ADR needs to be tailored to the needs of the particular dispute to deliver a just, quick and economical outcome acceptable to the parties.

 

As of the 1st of May 2015 the National Construction Code (NCC) has been adopted by all States and Territories in Australia. What does the code aim to achieve? How will the NCC develop in the future?

 

The NCC is an Australia wide code to specify

 

the minimum necessary requirements for safety, health, amenity and sustainability in the design and construction of building work throughout Australia. It is a ‘performance- based code’, encouraging innovation and fexibility in how it is complied with. It also includes prescriptive solutions in the form of deemed-to-satisfyprovisions that comply with the Performance Requirements.

 

The NCC is a technical document that is given legal effect through State & Territory

 

Building Control legislation, and incorporates the Building Code of Australia (BCA) and the Plumbing Code of Australia. These documents specify uniform building and plumbing standards throughout Australia (to the extent achievable), whilst allowing for the idiosyncrasies of Commonwealth, State and Territory legislation. The three volumes comprising the NCC, plus a guide to the BCA and a volume of performance requirements extracted from the NCC, are available to download in pdf format free of charge from the Australian Building Codes Board (ABCB) website.

 

The broad agenda behind the NCC is to increase the productivity and competitiveness of Australian industry by removing unnecessary red tape, and achieve substantial productivity gains from building regulation reform. All on- site regulatory building requirements are to be incorporated into one national code, including the requirements for gas ftting and telecommunication pathways, and possibly electrical works.

 

What challenges are faced by international companies in Australia, with regards to construction?

 

General Conditions of Australian construction contracts are frequently bespoke, and even where standard forms are used, they are frequently heavily modifed. International standard form construction contracts such as FIDIC are rarely used. Many bespoke and modifed standard form contracts allocate to the Contractor risks over which it has no control or ability to manage. This results in signifcant additional time and cost in tendering and negotiating contracts, and can lead to an adversarial project environment in which disputes are more likely.

 

Although there is a single common law of Australia, signifcant issues impacting on construction contracts arise from State and Territory legislation on Consumer Law, Security of Payment and proportionate liability. The uniquely Australian prohibition on misleading or deceptive conduct in trade or commerce in the Australian Consumer Law has far reaching ramifcations that impact all commercial activities, and may provide a remedy not achievable via contract or tort law. Whilst that legislation is essentially the same throughout Australia, the same cannot be said for either proportionate liability or Security of Payment, in which each State and Territory has unique (and often substantially different) legislation. This proliferation of legislation, and in other areas impacting construction such as environment, health and safety, adds a burden of cost and complexity to any company operating throughout Australia.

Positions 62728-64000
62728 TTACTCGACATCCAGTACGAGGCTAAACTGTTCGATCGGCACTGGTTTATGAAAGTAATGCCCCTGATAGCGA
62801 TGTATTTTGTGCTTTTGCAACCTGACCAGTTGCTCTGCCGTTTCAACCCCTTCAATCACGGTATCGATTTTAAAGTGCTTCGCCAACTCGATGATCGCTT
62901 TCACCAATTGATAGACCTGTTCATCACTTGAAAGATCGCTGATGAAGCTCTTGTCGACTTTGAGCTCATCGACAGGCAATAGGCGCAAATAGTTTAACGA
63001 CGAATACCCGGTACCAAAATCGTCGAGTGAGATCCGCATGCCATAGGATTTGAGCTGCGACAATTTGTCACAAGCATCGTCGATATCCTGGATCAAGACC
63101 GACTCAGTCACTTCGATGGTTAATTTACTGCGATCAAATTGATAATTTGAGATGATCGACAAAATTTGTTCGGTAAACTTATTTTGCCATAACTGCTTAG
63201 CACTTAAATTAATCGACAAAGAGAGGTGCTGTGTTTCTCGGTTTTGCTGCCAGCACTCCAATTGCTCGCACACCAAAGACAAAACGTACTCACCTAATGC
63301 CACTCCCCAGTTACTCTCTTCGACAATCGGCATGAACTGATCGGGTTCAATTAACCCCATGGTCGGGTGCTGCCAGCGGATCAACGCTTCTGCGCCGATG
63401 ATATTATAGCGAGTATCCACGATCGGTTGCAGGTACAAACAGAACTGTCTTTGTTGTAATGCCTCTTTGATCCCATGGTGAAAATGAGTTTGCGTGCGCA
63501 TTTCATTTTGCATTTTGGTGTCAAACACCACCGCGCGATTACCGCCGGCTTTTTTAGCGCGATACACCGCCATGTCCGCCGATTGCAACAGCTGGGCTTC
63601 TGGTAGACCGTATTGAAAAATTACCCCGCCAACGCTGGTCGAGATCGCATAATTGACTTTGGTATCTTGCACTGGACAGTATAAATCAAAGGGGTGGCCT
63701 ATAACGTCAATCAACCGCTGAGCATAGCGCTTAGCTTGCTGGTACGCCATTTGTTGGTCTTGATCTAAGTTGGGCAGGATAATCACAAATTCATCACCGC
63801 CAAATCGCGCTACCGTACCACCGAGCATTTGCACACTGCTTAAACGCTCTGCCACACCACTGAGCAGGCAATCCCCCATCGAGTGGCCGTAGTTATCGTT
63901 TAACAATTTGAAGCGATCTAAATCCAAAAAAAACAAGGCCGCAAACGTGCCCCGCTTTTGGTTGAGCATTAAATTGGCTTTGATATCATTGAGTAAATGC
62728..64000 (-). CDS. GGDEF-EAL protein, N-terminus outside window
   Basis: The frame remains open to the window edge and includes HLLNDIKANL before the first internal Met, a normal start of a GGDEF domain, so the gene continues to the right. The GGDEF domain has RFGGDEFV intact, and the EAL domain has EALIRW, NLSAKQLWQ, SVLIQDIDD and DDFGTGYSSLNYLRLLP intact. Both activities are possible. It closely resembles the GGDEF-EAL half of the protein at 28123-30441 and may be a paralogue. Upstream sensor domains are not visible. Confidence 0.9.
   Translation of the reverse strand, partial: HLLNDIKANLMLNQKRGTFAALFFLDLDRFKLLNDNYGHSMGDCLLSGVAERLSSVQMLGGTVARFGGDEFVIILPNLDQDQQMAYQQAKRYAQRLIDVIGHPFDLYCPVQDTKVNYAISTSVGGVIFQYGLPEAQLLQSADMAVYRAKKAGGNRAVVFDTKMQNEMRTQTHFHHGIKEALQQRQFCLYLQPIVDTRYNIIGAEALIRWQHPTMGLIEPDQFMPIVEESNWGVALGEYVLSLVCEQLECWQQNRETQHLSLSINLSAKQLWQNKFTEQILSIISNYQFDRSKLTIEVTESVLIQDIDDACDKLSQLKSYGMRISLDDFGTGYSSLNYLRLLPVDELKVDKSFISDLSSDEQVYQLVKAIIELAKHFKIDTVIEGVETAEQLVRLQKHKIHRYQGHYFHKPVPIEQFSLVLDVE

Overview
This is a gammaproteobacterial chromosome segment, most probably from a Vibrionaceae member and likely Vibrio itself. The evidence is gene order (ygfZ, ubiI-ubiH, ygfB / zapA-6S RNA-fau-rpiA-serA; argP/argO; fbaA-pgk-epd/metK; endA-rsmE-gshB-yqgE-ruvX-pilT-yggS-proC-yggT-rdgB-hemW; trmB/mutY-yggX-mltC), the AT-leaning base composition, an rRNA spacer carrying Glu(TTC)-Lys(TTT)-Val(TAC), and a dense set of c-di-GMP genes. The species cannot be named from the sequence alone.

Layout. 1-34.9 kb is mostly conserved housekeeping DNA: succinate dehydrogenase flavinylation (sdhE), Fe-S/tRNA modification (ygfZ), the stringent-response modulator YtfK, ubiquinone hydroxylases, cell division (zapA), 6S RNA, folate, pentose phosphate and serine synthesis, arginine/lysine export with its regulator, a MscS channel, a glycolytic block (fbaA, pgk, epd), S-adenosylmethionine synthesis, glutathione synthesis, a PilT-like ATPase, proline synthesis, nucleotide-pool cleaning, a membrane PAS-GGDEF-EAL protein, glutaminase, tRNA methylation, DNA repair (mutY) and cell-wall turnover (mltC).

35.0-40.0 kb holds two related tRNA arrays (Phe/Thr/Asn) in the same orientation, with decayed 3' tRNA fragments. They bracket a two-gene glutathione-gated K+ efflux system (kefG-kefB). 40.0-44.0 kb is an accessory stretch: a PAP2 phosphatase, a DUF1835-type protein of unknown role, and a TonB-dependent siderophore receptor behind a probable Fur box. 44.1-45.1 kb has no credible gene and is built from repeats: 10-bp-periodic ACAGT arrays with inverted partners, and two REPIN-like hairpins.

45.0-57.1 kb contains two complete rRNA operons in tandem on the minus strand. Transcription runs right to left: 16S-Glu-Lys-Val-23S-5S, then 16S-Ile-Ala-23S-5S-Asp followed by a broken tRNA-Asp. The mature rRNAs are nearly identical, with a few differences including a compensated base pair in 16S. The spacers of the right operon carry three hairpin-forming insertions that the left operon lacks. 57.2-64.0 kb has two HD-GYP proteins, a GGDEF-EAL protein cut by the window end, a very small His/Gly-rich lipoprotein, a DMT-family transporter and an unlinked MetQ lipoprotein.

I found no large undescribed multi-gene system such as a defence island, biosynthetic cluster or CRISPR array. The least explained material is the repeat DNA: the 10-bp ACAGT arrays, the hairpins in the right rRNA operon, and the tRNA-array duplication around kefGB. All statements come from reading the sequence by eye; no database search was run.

Amongst other signifcant challenges are those arising from corruption, and the control that unions exert over employment on construction sites. Both of these issues are the subject of the current Royal Commission into Trade Union Governance and Corruption, due to report to the Australian Government by 31 December 2015.

 

How does your experience as an engineer help inform the guidance you give in construction disputes?

 

My engineering background not only informs my understanding of the technical issues frequently at the heart of construction disputes, but is also of considerable assistance in preparing briefs for technical expert witnesses and assisting lay technical witnesses in preparing their witness statements. Further, my engineering training and experience in structuring a problem in a logical way, focussing on the essential issues and assembling the relevant background facts and appropriate theoretical considerations is just as applicable to legal disputes as it is to engineering problems. LM